If a conservation initiative like Birds On The Edge aims to restore bird populations and stop them from further declines, it is important that we keep our eyes on the target. Even when you are busy restoring habitats, planting winter bird crops, clearing bracken and introducing grazing flocks, unless you monitor how the birds are actually doing, you can’t just assume that things will work out, just because they work well elsewhere.
In short, doing the conservation work itself is only half of the job. Any project needs to put in place systems to measure its progress, not only to find out whether techniques actually work but also when to stop, evaluate and adjust. Real-time feedback allows us to adapt the techniques that we use, saving a great amount of work, time and money.
Thankfully some local initiatives have been monitoring birds in Jersey for quite a while. The Ornithology Section of the Société Jersiaise collects bird records all year round and publishes an annual bird report summarizing each species’ year. During spring, our local representative of the BTO co-ordinates a team of volunteers that survey randomly selected squares twice in a 6-week period and record all breeding birds and their activity. The BTO then publishes a nationwide analysis and report on general trends based on everybody’s input. On top of that, every year the BTO organizes a nationwide census for a different species, in which Jersey’s ornithologists also participate. Last year it was the peregrine falcon, this year it’s the turn of the house martin.
The Farmland Monitoring Scheme set up in 2005 and co-ordinated by Dr Glyn Young at Durrell, collects data from 22 transects walked by volunteers every fortnight throughout the year. So far it has collected date from over 3,200 individual site counts as it celebrates the first 10 years of work (watch out on the website for a full report). Other annual surveys organized locally include the Jersey Garden Bird Watch, organised by Action for Wildlife and Birds On The Edge, and various wader, geese and raptor counts which help create a picture of long-term trends of the most well-known species.
In 2013, Birds On The Edge started its own ‘breeding birds survey’, partly to complement these schemes, and partly to fill a gap which was relevant to the project, that is to focus survey efforts on Jersey’s most threatened coastal and farmland birds. This survey pays special attention to endangered species found in the areas of work (north-west and western coasts to start with), such as the stonechat, skylark, lapwing and turtle dove, plus Island-wide species whose status is uncertain such as the kestrel and the starling. The survey also includes other species whose populations seem stable, such as the raven or the peregrine falcon, yet are considered highly vulnerable due to only a small number of breeding pairs.
We are pleased to publish now the report of the 2014 survey (download a copy here). Over the two years of the survey to date, we have found high enough numbers of certain species such as the meadow pipit, linnet, Dartford warbler and common whitethroat, for example, to make it difficult to monitor each breeding pair. This suggests that any changes in the population trends will be, and already are, reliably picked up by long-term monitoring schemes such as the Farmland Monitoring Scheme.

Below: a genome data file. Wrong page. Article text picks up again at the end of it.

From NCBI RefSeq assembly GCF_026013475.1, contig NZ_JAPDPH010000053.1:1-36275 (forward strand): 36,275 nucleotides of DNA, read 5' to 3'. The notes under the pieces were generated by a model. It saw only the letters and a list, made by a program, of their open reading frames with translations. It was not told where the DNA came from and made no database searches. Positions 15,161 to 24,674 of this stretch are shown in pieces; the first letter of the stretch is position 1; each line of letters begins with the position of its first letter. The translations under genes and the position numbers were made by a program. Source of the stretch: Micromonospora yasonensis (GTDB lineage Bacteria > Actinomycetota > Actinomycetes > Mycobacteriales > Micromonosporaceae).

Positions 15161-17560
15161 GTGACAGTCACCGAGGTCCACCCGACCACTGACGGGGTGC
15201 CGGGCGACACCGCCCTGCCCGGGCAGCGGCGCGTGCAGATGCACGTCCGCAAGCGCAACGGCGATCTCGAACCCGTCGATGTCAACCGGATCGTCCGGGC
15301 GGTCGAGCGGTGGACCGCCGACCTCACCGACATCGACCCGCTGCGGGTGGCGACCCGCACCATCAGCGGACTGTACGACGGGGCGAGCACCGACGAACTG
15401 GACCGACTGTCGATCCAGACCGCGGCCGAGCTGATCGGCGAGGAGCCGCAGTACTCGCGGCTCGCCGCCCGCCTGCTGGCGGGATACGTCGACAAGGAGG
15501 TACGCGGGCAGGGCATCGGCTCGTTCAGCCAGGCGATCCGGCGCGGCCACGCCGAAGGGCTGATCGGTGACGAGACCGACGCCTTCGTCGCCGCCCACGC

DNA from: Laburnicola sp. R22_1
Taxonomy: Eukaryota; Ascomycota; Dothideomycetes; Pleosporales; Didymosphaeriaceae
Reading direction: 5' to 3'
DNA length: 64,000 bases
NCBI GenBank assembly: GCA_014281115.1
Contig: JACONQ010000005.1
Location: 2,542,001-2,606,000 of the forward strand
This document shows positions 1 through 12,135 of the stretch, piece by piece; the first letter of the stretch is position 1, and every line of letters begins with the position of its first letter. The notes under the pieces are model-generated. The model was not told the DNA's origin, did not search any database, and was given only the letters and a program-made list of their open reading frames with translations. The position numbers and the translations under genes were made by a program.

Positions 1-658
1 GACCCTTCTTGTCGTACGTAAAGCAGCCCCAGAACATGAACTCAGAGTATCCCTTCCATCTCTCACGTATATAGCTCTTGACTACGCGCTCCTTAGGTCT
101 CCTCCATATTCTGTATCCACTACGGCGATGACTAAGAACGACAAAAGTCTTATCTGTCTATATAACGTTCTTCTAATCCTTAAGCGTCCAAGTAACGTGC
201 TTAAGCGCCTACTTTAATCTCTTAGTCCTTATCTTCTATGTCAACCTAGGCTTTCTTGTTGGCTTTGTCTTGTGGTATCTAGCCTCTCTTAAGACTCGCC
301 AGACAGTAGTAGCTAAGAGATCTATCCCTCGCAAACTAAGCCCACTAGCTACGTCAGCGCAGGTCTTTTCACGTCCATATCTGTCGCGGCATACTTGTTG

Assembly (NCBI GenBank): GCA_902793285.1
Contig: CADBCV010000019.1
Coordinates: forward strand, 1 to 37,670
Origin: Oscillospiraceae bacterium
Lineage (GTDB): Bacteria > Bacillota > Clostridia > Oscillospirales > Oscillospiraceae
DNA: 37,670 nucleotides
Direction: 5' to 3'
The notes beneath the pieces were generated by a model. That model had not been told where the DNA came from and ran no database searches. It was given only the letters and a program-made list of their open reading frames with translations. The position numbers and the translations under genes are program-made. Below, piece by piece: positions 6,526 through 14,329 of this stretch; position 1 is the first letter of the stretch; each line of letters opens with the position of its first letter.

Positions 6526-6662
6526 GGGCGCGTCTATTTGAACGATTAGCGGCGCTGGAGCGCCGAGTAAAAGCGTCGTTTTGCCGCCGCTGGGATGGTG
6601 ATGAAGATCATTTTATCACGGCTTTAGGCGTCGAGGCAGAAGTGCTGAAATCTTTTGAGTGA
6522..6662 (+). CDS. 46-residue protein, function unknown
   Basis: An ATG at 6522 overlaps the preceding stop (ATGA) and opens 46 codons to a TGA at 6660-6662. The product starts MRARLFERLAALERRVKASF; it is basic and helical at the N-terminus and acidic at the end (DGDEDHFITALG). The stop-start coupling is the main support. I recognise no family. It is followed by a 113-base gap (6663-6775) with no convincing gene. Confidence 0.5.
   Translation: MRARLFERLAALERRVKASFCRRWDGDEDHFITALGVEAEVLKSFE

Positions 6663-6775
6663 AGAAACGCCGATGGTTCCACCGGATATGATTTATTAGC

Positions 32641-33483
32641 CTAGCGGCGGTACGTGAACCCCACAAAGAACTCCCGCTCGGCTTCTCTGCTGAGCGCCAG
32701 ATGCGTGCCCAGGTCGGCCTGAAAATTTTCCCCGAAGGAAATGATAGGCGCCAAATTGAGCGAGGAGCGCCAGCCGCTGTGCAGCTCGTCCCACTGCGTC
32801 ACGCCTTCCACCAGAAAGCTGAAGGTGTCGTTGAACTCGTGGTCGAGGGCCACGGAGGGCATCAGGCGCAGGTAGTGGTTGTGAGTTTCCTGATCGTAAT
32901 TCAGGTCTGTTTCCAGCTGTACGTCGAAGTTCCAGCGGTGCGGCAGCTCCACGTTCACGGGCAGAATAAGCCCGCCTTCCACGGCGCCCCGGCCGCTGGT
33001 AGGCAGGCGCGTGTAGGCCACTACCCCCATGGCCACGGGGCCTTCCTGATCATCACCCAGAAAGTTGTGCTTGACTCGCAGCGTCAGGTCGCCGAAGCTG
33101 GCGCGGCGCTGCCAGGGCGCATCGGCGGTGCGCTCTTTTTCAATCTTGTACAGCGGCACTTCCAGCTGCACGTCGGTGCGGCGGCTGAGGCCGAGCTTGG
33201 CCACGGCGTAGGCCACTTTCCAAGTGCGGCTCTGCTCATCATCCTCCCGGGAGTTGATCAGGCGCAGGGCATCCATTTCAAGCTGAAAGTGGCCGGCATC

The majority of resources were placed instead in monitoring the breeding success of our smaller bird populations. Over the course of two years we have seen an increase in the number of stonechat pairs, going from two to six and we have seen the cirl buntings, which returned in 2011, increase to two pairs. The breeding success of one of our most threatened birds, however, the turtle dove, proved difficult to confirm in 2014, although a single pair was seen nest-building. Skylarks seemed also to follow the negative trend of the last few years while lapwings remain at very low numbers, and are not able to reverse their decline of the last few years. In contrast, other small populations, such as that of the raven and the peregrine, do seem more stable at 3-5 breeding pairs.
The 2014 report also recommends a few new species to be included in this year’s (2015) survey, like the sedge warbler and the sand martin, and reminds us to keep a close eye on species that are suffering declines in the UK, such as the kestrel and the common starling, as their present trend in Jersey is anything but clear.
Results from one year to the next have to be taken with much caution and interpreted in the wider context of long-term trends and habitat changes. Having said that, it is important to continue monitoring the small populations that we have in Jersey as they are very vulnerable to rapid extinction events, and any acute dip in the population or any new threat (a disease, a new predator, changes in habitat) will be detected early and might allow us to take action before its too late.
This report was made with the help of many local birdwatchers, local enthusiasts, work colleagues, and the Ornithology Section of the Société Jersiaise. Please download a copy of the 2014 report here